June 26 – July 2
II Kings 2:1-2, 6-14
The two books of Kings were originally one book, a history, or at least an account, of the reigns of kings from Solomon to shortly before the Babylonian Exile. So here in the second book we have the conclusion to the story of Elijah’s long struggle to reform Israel told in the first book. His old enemies, King Ahab and Queen Jezebel, are dead. He has acquired his side-kick, Elisha. It is time to go. Leading up to his assumption into Heaven, we have a story of young Elisha’s loyalty, after the event, of his inheritance of his master’s spirit, symbolized by the cloak Elijah passed to him, which still can still open the waters of the Jordon to let him pass through dry.
The assumption or translation into Heaven is a remarkable story to find in this collection of ancient documents we call the Bible. It vaguely resembles the Assumption of Christ in the early pages of Acts. It suggests that Elijah’s spirit was not confined in Sheol, but is free to walk the earth as well as the City of God. Later, both Jews and Christians who believed in a coming eschatological event, thought Elijah would return as harbinger of the coming parousia. Some of Jesus’s followers thought he was Elijah (Matt 16:14; Luke 9:8), and Elijah appears with Moses beside Jesus in the Transformation (Matt. 17:3-4; Mark 9:4-5).
The only figure in Scripture other than Elijah and Jesus who seems to have left Earth, not by dying, but by translation into heaven, is Enoch, one of the long-lived ancestors before the Flood. “Enoch walked with God; then he was no more because God took him”. Enoch’s story is told in four sentences only (Genesis 5:21-24), but his exit from Earth is so striking that it gave rise to several pseudepigraphic books (not accepted into Scripture).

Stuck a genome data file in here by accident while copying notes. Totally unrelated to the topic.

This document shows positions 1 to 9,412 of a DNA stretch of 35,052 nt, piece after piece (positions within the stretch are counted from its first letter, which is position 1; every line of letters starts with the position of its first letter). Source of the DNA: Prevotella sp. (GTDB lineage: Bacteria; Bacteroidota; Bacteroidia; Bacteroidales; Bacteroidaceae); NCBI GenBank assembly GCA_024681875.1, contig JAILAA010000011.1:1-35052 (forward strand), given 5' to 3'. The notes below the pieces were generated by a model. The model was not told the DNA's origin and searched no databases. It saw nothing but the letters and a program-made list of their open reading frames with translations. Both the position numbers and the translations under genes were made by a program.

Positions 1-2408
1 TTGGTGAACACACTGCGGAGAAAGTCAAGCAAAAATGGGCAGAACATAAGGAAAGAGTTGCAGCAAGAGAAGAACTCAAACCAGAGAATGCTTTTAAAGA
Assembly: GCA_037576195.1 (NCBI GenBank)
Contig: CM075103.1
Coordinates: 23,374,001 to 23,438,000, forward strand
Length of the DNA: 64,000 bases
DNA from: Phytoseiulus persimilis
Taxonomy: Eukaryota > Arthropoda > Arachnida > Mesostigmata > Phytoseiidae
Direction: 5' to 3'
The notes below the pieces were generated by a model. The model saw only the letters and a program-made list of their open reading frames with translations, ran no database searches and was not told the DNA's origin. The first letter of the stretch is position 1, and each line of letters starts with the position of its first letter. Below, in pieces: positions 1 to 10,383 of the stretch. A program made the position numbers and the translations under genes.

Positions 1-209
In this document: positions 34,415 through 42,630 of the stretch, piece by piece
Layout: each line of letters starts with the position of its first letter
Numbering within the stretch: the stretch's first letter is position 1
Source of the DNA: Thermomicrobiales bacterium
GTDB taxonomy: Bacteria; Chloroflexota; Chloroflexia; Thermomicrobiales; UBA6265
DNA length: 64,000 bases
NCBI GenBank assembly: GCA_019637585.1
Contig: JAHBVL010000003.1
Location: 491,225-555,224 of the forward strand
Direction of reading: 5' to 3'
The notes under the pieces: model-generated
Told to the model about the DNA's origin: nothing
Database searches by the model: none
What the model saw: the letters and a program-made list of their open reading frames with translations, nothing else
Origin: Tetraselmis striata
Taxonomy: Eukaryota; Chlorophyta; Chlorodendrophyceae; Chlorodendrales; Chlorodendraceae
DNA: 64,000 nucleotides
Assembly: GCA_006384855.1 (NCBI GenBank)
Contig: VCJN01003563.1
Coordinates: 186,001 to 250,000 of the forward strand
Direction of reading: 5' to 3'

ALTERNATIVE FIRST READING
1 Kings 19:15-16, 19-21.
Elijah has pretty much won his battle against the spread of Baalism in the northern Jewish state, Judah. Now God extends his mission to the southern state, Israel. On the way, Elijah calls to service the young farmer, Elisha, to whom he will eventually pass his mission (symbolized by his mantle). Elisha, inspired, burns his bridges behind him. He destroys the means of his livelihood, his oxen and equipment, but in a way that will benefit the poor.
Galatians 5:1, 13-25.
Paul seems to be scolding his followers into behaving morally. Does that contradict his main message, that we are saved by faith, not by what we do? In Paul’s view, good behavior does not earn us a place in heaven, but when we are in a state of grace, we do what pleases God. Good works are the effect, not the cause of Grace. But Paul is writing to Greeks and Romans who come from a world of magic and pagan rites where no one cares about moral behavior. They sometimes ask, If we are saved by faith, aren’t we free to do anything at all? The logical answer would be, “If you are in a state of grace you are free to do what you will,” but Paul thinks that would be too risky.